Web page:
Many theories have been put forward to explain this common behavior. Perhaps the rocking and even the head-banging provide a form of pleasure related to the movement. This joy in movement is called our kinesthetic drive. All infants are rocked by their mothers when they are carried about in utero. Later on, they enjoy being held and rocked in parents’ arms. Movement activities continue as kids grow: the pleasure of jump rope, swings, slides, amusement park rides (bumper cars!) and dancing. These activities all engage the vestibular system of the brain. The amount and type of movement that provides pleasure varies from child to child.
Kids who are understimulated (those who are blind, deaf, bored, or lonely) head bang for stimulation. But children who are overstimulated (in an overwhelming environment) find these rhythmic movements soothing.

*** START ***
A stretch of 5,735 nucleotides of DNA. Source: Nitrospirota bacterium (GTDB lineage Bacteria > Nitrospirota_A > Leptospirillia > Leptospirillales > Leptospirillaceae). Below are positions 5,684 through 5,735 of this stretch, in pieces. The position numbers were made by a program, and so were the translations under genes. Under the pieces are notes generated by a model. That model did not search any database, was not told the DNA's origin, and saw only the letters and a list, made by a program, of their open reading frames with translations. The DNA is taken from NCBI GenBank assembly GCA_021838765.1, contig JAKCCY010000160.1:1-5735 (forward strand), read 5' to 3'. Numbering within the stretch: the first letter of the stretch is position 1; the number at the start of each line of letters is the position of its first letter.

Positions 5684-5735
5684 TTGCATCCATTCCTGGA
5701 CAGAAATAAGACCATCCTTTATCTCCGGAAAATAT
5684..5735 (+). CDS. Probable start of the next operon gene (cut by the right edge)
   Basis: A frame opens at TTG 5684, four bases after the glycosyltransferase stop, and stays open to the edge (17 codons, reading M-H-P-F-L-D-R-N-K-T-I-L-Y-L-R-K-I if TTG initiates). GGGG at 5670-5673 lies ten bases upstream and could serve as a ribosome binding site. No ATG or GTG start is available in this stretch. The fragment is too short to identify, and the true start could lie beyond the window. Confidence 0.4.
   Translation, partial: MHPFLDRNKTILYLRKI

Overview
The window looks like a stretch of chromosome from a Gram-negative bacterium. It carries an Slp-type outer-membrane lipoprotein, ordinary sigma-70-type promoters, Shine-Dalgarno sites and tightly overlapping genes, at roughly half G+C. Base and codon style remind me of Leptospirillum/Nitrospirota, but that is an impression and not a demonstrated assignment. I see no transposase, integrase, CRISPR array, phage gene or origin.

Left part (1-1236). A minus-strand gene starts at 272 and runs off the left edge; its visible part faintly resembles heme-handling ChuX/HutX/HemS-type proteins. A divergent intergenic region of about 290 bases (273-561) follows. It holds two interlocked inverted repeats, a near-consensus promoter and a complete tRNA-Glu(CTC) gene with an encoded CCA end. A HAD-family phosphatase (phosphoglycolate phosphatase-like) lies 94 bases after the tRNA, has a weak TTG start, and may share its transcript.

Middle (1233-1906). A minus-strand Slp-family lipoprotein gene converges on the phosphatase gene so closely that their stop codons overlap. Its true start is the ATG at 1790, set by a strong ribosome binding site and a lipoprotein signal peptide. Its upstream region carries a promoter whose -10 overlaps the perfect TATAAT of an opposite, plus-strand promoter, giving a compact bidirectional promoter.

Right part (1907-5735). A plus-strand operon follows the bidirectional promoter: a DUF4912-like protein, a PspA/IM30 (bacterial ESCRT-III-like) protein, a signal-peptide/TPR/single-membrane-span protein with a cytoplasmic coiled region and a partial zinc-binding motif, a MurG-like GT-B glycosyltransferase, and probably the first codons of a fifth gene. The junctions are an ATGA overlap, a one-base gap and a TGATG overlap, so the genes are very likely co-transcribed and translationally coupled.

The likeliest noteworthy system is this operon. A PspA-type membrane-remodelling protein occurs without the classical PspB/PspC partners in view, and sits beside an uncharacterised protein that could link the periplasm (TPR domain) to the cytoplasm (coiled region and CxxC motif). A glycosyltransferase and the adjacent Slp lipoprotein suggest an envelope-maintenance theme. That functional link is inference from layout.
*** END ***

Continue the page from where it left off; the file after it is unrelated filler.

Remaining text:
For some children, head-banging is a way to release tension and prepare for sleep. Some kids head-bang for relief when they are teething or have an ear infection (Primary Pediatric Care, Mosby 1992). Some kids bang their heads out of frustration or anger, as in a temper tantrum. Head-banging is an effective attention-seeking maneuver.
The more reaction children get from parents or other adults, the more likely they are to continue this habit. Generally, healthy children do not head-bang in order to injure themselves.
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